31 October 2022: Institute of Race Relations: From GPS tagging to facial recognition watches: expanding the surveillance of migrants in the UK

Written by Lucie Audibert (Lawyer and Legal Officer, Privacy International) & Monish Bhatia (Lecturer in Criminology, Birkbeck, University of London)

Through its use of GPS tags and smartwatches in immigration enforcement, the UK is extending the reach of surveillance and control of migrants to frightening levels.

In early August, we learned that the Ministry of Justice had awarded a £6m contract for ‘facial recognition smartwatches’ to be worn by foreign national offenders. The devices will track their GPS location 24 hours a day, 7 days a week, and will require them to scan their faces up to five times a day. The information obtained from the devices, including names, date of birth, nationality, photographs, and location data, will be stored for up to six years and may be accessed by the Home Office and shared with law and border enforcement agencies.

This is just the latest intrusive electronic monitoring (EM) technology to be used on migrants, after the Home Office moved from ‘traditional’ radio frequency tags (which measure the distance between the tag and the subject’s home) to GPS tags (which monitor the subject’s precise location 24/7). Electronic monitoring has been a key part of criminal justice for many years throughout the world, operational in many US states since the 1980s and implemented in England and Wales under the Criminal Justice Act 1991. It was introduced to address prison overcrowding and the rising costs of incarceration by diverting offenders from custody, but it is doubtful whether EM actually shrinks the size of prison populations or simply expands criminal justice interventions through a ‘net-widening effect’ – a 2016 comparative study found that high use of imprisonment is linked to high use of EM.[i] England and Wales now has the highest number of offenders subjected to this technology in the world,[ii] and has extended its use to immigration enforcement, through the Asylum and Immigration (Treatment of Claimants, etc) Act 2004. (In the US, it was extended to immigration control in about 2002.) As far as we know, Britain is the only state in Europe to use EM in the migration arena.

Read more: https://irr.org.uk/article/from-gps-tagging-to-facial-recognition-watches-expanding-the-surveillance-of-migrants-in-the-uk/

Guardian: GPS tagging migrants ‘psychological torture’, says report

Calls for GPS tagging to be abolished as report finds people left suicidal and stigmatised by the practice

Lawyers and charities have called for controversial electronic tagging of migrants to be scrapped, describing it in a new report as a form of “psychological torture”.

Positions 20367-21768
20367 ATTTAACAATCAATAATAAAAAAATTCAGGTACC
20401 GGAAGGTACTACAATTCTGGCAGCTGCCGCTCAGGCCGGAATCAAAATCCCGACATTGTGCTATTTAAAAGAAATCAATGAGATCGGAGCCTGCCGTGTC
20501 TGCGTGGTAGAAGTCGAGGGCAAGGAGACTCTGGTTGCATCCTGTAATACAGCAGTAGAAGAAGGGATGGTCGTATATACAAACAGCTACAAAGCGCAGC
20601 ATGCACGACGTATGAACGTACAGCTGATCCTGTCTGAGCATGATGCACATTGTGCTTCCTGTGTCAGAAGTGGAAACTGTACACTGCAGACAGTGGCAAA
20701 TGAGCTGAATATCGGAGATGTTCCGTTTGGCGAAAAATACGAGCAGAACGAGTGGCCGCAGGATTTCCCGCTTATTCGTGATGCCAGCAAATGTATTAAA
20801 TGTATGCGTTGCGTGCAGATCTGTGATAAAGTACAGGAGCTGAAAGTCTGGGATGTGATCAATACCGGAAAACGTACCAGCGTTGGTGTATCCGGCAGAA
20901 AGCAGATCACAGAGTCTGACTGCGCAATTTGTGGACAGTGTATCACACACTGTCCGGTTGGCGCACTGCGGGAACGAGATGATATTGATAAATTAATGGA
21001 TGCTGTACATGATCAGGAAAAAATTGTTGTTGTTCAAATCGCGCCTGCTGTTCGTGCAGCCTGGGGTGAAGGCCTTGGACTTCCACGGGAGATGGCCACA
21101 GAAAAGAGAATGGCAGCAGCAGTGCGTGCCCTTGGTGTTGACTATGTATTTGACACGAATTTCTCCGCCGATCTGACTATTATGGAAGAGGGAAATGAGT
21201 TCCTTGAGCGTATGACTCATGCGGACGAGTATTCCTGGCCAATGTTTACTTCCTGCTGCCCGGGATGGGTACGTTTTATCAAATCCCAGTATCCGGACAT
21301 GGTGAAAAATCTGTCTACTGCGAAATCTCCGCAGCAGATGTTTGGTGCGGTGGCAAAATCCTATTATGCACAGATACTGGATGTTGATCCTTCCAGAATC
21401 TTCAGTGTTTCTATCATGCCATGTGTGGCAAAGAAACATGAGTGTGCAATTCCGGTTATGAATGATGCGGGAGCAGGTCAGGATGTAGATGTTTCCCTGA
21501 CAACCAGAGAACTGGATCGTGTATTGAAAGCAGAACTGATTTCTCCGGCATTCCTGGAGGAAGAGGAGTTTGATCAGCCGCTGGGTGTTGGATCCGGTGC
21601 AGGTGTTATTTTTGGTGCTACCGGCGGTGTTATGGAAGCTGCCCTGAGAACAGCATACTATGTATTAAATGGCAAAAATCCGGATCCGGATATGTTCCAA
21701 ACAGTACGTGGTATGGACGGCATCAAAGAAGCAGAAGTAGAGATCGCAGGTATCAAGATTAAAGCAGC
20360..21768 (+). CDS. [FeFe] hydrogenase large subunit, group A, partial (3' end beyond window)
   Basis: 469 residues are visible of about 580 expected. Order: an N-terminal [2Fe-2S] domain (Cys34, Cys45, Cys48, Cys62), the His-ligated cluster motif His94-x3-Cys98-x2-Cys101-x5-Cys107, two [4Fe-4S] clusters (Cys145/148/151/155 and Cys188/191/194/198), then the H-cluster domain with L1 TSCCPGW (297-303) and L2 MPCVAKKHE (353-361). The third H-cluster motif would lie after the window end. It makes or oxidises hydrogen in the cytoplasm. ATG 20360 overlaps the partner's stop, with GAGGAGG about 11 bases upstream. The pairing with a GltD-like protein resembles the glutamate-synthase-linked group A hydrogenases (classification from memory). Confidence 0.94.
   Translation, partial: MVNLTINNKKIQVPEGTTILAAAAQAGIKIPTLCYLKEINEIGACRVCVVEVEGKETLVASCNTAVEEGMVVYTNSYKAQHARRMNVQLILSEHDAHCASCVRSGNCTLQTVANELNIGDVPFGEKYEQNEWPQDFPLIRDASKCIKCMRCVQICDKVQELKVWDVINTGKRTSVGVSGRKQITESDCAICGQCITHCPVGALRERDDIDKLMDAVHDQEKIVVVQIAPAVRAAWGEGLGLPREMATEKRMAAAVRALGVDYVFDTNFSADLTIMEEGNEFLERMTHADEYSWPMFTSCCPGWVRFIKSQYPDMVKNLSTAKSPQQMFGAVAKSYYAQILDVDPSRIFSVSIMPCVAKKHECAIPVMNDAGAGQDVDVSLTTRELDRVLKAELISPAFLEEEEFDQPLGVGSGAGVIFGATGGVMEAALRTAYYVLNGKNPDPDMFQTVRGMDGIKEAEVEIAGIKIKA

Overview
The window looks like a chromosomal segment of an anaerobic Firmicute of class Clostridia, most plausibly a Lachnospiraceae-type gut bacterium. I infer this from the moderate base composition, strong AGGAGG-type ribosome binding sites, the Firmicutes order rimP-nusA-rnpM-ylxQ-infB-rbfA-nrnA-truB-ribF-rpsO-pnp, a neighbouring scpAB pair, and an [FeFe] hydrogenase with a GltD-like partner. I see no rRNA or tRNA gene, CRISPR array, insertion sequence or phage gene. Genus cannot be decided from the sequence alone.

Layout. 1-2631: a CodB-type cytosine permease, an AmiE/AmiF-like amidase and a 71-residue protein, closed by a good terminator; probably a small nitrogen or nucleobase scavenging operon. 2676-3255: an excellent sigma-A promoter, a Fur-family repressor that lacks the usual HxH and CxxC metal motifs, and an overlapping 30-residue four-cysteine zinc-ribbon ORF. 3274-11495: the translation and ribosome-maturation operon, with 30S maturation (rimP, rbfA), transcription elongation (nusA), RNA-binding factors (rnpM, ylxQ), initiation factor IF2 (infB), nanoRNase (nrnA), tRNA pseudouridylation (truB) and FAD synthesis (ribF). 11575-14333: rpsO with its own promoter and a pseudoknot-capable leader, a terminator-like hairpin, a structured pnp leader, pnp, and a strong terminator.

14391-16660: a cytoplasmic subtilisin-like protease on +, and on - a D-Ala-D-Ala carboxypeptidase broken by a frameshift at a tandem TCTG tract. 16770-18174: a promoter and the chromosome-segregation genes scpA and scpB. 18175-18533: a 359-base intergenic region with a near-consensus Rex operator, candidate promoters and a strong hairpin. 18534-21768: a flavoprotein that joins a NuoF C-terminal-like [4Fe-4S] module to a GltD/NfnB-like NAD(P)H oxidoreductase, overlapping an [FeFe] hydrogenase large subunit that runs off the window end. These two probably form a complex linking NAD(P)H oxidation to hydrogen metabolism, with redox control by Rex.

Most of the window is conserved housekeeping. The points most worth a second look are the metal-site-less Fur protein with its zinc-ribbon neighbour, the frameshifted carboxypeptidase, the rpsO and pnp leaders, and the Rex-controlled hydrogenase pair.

Tagging of people in the criminal justice system has been in place for years but it was only since August 2021 that a duty to monitor those on immigration bail facing deportation was introduced. GPS tagging, a more invasive form that can track people’s every move including where they shop, worship and who they spend time with, was introduced in January.

The new report – Every Move You Make: the human cost of GPS tagging in the immigration system – raises concerns such as:

· GPS tagging is causing serious damage to people’s mental and physical health. They feel stigmatised by having a large, heavy tag strapped to their ankles and the tags can exacerbate skin conditions such as eczema.Advertisement

· It is a form of invasive surveillance of people’s lives which goes beyond the needs of the Home Office to check that people are complying with bail conditions. Wearers fear behaviour linked to their immigration claims is also being monitored, such as the amount of time they spend with their children.

· The tags do not always work properly and as well as being large and cumbersome to wear can take up to four hours each day to charge. They cannot be removed from people’s ankles while being charged. Home Office sources say those tagged are given a helpline number to resolve any problems with the tags.

The research – from the charities Bail for Immigration Detainees (BID) and Medical Justice and the Public Law Project – is the first time that the human cost of this new form of tagging has been assessed.

“Tagging needs to be completely abolished. People must not be subjected to perpetual degrading, dehumanising and coercive surveillance measures,” it states.

Read more: https://www.theguardian.com/uk-news/2022/oct/31/gps-tagging-migrants-psychological-torture-says-report